Image Credit: G. Fritz Benedict, Andrew Howell, Inger Jorgensen, David Chapell (University of Texas), Jeffery Kenney (Yale University), and Beverly J. Smith (CASA, University of Colorado), and NASA
NGC 4314 is a barred spiral galaxy that lies about 40 million light-years away from Earth in the northern constellation of Coma Berenices (Berenice’s Hair). It is receding from us at approximately 963 kilometers per second.
This galaxy has a bar running through it with a spiral arm attached at each end. It is a remarkably smooth galaxy, with not much star formation, a condition probably brought on by a collision with another galaxy. Collisions strip the combatants of almost all their gas and dust, leaving them mostly unable to form new stars.
However, what looks like another little spiral galaxy right in the center of NGC 4314 – complete with dust lanes and spiral arms – is actually a “nuclear starburst ring” with a radius of about 1,000 light-years of recently formed stars.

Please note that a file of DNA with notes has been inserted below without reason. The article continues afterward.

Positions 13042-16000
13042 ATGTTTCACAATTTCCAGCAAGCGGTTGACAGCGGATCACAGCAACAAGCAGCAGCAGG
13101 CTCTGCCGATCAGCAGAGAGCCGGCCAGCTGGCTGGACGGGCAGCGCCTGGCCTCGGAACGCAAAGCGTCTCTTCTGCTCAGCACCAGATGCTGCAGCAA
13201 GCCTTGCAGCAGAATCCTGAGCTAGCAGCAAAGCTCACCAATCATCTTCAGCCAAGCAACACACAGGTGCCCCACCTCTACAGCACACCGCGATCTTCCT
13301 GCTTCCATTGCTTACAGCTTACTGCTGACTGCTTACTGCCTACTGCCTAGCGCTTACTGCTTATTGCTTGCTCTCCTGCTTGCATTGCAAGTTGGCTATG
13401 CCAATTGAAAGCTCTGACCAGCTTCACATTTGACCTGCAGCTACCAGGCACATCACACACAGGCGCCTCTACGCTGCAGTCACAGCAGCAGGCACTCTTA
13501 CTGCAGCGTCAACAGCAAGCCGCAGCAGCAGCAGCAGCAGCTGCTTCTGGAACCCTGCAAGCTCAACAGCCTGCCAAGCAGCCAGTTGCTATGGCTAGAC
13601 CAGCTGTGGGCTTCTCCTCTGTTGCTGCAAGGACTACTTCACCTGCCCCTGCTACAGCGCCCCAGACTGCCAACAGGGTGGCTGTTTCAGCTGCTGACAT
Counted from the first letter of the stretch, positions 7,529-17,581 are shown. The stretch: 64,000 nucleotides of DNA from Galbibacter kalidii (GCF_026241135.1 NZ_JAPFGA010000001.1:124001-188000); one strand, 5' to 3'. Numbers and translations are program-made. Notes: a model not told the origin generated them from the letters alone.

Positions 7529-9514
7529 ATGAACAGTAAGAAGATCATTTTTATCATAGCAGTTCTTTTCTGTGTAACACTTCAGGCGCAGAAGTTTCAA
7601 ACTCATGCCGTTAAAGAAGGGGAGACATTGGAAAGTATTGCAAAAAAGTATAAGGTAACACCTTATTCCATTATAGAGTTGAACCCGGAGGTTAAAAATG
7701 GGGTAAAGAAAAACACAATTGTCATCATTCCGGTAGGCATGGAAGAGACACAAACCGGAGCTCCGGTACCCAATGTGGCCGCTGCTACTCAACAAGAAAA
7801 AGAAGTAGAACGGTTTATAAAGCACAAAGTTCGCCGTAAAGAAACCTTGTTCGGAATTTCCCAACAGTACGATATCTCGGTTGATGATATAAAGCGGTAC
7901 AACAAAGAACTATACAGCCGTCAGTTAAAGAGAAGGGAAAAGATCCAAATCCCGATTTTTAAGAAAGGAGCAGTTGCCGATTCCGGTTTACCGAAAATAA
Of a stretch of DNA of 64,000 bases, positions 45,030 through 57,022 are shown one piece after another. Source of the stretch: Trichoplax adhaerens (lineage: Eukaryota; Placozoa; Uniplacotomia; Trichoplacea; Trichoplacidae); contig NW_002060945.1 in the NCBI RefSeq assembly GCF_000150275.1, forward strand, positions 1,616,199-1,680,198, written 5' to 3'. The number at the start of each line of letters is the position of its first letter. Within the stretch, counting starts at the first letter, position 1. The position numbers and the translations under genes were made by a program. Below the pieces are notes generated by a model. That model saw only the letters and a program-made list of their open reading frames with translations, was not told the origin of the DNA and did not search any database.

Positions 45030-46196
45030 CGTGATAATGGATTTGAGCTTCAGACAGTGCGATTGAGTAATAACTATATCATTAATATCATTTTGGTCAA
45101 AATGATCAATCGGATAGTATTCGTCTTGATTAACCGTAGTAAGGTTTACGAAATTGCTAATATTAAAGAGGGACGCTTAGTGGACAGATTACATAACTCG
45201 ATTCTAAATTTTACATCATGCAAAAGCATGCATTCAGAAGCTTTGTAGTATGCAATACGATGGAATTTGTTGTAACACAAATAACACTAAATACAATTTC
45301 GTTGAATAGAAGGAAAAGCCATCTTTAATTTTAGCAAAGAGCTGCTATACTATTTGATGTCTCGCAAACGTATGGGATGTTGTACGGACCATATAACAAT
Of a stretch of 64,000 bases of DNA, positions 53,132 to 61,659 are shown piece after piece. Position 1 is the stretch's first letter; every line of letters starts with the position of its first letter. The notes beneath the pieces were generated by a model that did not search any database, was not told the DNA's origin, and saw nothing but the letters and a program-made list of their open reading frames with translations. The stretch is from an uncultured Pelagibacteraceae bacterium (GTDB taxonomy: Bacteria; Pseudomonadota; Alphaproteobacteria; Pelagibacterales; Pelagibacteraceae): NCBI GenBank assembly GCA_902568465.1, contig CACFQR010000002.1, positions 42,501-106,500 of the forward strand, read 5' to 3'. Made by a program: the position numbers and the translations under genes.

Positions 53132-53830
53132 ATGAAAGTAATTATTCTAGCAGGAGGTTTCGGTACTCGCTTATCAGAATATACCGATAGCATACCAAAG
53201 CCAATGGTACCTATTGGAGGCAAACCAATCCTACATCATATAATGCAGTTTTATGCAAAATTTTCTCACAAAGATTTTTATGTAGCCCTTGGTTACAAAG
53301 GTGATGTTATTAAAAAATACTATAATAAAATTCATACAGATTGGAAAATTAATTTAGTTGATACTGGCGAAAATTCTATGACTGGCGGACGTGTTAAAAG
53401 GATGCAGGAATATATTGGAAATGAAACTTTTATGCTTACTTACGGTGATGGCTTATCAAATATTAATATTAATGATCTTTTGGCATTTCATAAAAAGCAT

After the collision, a small amount of the gas probably fell back into the galaxies, enough to form this ring of bright young stars. Its bar has collected most of that material and delivered it to the nuclear ring and is processing this gas into stars.
There are at least 76 star clusters in the ring around NGC 4314’s nucleus which are between one million and 15 million years old – very young compared to the age of the galaxy, which is around 10 billion years. Most of the galaxy’s star formation occurs in these clusters, and the formation of new stars has been more or less continuous over the last 20 million years.
The image, taken in February 1996 by the 30-inch telescope Prime Focus Camera at the McDonald Observatory in Texas, shows the entire galaxy, including the bar of stars bisecting the core and the outer spiral arms, which begin near the ends of this bar.